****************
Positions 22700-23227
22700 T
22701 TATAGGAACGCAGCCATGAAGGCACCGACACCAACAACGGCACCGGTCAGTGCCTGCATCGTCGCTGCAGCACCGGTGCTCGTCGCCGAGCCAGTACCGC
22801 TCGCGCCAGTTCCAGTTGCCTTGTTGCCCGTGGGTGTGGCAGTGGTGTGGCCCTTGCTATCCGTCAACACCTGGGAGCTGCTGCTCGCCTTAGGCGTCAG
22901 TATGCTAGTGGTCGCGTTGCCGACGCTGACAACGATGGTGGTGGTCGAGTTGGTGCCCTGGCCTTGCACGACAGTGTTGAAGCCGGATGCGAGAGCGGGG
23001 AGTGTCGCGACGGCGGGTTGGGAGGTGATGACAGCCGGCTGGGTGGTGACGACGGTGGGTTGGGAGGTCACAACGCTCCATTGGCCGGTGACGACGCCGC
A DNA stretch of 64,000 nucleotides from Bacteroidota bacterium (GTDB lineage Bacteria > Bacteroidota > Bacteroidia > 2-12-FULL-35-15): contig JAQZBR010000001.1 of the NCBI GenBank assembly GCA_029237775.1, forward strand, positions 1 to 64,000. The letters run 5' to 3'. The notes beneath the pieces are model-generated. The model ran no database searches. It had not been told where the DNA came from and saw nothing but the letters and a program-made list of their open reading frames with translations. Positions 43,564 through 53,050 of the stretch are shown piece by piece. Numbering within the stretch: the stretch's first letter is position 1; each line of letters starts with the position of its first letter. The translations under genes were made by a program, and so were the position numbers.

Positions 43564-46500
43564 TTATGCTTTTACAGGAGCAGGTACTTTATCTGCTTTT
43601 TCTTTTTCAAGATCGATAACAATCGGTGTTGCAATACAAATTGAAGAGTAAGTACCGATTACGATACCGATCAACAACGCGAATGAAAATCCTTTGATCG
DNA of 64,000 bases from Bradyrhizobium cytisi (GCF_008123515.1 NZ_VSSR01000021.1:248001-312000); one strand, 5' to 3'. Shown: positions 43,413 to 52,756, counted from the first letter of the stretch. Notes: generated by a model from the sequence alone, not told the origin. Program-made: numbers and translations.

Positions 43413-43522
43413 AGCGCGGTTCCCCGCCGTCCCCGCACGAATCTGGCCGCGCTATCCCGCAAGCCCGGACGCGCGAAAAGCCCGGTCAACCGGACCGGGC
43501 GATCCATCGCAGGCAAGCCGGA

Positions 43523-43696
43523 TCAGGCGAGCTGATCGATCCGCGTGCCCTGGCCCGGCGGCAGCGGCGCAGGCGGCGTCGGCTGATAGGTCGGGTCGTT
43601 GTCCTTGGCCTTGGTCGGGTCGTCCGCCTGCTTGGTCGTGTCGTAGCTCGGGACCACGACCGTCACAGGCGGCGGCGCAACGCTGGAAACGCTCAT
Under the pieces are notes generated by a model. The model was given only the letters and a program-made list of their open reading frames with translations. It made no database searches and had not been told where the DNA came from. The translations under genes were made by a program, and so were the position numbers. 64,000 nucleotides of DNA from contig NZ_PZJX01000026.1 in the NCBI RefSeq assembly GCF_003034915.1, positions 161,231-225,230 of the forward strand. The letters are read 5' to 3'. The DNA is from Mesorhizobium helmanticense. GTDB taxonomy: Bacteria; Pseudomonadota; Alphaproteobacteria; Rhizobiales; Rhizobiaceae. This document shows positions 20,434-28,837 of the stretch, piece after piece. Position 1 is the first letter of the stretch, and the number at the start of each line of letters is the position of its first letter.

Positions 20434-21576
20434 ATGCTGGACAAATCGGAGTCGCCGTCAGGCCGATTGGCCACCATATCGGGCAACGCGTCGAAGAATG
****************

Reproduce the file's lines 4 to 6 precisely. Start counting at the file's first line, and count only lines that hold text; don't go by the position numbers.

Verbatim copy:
22801 TCGCGCCAGTTCCAGTTGCCTTGTTGCCCGTGGGTGTGGCAGTGGTGTGGCCCTTGCTATCCGTCAACACCTGGGAGCTGCTGCTCGCCTTAGGCGTCAG
22901 TATGCTAGTGGTCGCGTTGCCGACGCTGACAACGATGGTGGTGGTCGAGTTGGTGCCCTGGCCTTGCACGACAGTGTTGAAGCCGGATGCGAGAGCGGGG
23001 AGTGTCGCGACGGCGGGTTGGGAGGTGATGACAGCCGGCTGGGTGGTGACGACGGTGGGTTGGGAGGTCACAACGCTCCATTGGCCGGTGACGACGCCGC